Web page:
On an otherwise quiet Sunday afternoon in late May 1927, more than 85,000 vehicles crowded the roads leading to Bath. They were drawn by a sense of morbid curiosity to see the remnants of a massive explosion, which on May 18 ripped into the Bath Consolidated School, killing 44 including 38 children.
In his new book, “Maniac: The Bath School Disaster and the Birth of the Modern Mass Killer,” noted true crime writer and expert Harold Schechter writes about the what has become known as the worst mass killing at a school in United States history.
Grieving families were still burying their dead as the cars carrying the curious rolled through the small village. The cars’ passengers were talking about the madman Andrew Kehoe who had caused the devastation, but also about the young American pilot Charles Lindbergh, who on May 21 became the first aviator to cross the Atlantic Ocean — flying from New York City to Paris in 33 and one-half hours.
Soon, except for the grieving survivors, the Bath School bombing would pass into oblivion in the passage of history until the horrific school shooting at Columbine in 1999.
“Maniac” is not the first book to be written about the Bath School bombing. Shortly after the bombing, an account, “The Bath School Disaster,” appeared in a locally produced pamphlet, and in 1979, author Grant Parker wrote “Mayday: The History of a Village Holocaust,” which would become the standard until 2007, when Chicagoan Arnie Bernstein wrote “Bath Massacre: America’s First School Bombing.”
Upper Peninsula author John Smolens wrote about the bombing in his remarkable piece of historical fiction, “Day of Days.” Locally, a historical docudrama is nearing completion by Ahptic, a film production house.
Still, tragedies such as the Bath School bombing have a way of passing from the public consciousness, according to Schechter, who has studied true crime incidents since his early days as a university professor. He recently retired.
For the book, Schechter traveled to Bath and walked the memorial across from the site of the bombing. The door to the school was locked, but by luck a teacher let him into the school to view the historical collection related to the bombing. Extensive research was also conducted at the Library of Michigan.
“It was totally heartbreaking,” Schechter said. “There is nothing like seeing physical objects to bring the story to life.”
In one portion of the book, Schechter focuses on the perpetrator Kehoe, whom he calls a “grievance collector.” The author said Kehoe closely fits the profile of mass killers who believe their life has come to a dead end.
“They come to believe in an unbearable feeling of humiliation and blame people around them,” he said.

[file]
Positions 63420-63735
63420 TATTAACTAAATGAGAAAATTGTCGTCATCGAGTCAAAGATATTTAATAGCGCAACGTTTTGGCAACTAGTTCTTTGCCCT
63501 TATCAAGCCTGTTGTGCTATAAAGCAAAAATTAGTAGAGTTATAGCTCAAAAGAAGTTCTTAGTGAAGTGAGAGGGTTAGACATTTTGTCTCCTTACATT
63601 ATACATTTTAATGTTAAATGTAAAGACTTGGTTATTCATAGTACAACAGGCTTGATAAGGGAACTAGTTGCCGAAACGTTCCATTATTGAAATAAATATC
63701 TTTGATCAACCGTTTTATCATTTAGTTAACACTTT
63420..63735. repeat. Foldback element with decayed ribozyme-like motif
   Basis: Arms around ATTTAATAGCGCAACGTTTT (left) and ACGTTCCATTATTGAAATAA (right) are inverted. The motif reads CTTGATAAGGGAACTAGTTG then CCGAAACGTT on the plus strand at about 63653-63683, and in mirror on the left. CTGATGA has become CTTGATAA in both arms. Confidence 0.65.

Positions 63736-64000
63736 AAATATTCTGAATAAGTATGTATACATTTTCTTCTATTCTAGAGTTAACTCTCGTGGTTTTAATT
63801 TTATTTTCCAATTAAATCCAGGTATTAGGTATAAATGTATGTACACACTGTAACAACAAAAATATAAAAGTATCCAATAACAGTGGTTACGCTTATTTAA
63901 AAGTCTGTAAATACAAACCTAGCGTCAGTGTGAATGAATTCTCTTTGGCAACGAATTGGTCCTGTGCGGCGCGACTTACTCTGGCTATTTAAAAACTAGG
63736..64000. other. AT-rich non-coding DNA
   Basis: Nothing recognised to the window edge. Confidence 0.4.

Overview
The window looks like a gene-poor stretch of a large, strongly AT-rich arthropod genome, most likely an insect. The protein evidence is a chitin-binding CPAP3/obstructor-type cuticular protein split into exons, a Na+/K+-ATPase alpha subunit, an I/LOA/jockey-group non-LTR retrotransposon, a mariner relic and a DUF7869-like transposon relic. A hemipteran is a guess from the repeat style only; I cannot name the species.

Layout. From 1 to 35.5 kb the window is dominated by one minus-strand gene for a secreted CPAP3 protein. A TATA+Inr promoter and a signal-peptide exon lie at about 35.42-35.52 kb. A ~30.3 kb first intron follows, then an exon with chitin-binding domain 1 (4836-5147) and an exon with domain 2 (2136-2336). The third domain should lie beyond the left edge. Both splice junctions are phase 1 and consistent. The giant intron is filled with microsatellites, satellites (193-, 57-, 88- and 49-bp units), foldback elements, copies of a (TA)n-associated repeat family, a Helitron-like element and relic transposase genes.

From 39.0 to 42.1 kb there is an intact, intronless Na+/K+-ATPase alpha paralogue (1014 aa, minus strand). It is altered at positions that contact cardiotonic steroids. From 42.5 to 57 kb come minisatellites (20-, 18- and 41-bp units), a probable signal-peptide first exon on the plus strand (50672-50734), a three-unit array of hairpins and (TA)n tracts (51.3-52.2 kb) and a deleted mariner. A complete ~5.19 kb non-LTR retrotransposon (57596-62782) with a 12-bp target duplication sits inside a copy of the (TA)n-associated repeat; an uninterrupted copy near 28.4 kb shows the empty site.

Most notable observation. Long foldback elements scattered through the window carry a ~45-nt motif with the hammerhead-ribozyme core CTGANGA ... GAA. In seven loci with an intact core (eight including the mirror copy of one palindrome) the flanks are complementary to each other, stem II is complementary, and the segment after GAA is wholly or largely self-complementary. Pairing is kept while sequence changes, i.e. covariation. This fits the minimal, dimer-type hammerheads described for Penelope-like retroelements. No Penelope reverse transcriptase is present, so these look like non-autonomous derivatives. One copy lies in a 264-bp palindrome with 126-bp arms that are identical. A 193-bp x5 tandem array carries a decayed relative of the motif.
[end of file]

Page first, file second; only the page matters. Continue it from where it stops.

In Kehoe’s case, his grievances are well documented. He was facing financial ruin. He had recently lost two political campaigns and his sense of superiority to those around him was diminished. He blamed school taxes for his problems.
“He lashed out at people who he believed were responsible for his own failures,” Schechter said.
When Schechter was doing his research, he became convinced that the “most heinous crime of the twentieth century” was wiped from the communal memory.
Schechter posits that during different eras of history there are signature crimes that define that era — ranging from poisonings, kidnappings and serial killers like Charles Manson.
He said the Bath School bombing was a “horror before its time.”
Schechter said his book on the Bath School bombing was typical of virtually every book he’s written.
“In addition to the thousands of people who descended on the scene, there were postcards created depicting the horrific bombing,” he said.
The author said that while growing up in the ’50s, he was attracted to “feature creatures” and misspent many Saturdays watching horror double features at the movies. That interest followed him into academia, where he taught American fiction for 42 years at Queen College in New York.
He said true crime writing can be traced back to at least Shakespearian times, but our obsession with true crime goes through phases.
“Our obsession with serial killers has totally faded to be replaced by mass murderers. Our interest isn’t based on just the amount of carnage, but is determined by cultural anxieties that give it resonance. Media alone can’t create a fascination with crime,” he said.
In his book, Schechter quotes philosopher William James and his observation that humans have a “carnivore within.”
Still, he writes: “Horrific violence isn’t enough to ensure a crime will become an ongoing media sensation, let alone a permanent part of our cultural mythology.” Schechter says something else is necessary. He cites factors like prominence of the perpetrator; a mysterious disappearance; a bizarre method of disposing of a corpse; a suspenseful trial or a melodramatic denouement as ingredients people look for.
In the instance of the Bath School bombing, the horrific headlines were almost overnight replaced by news of a young aviator crossing the Atlantic. Five years later, Lindbergh’s own family life would become one of the most compelling true crimes of the century, when his baby son was kidnapped and killed.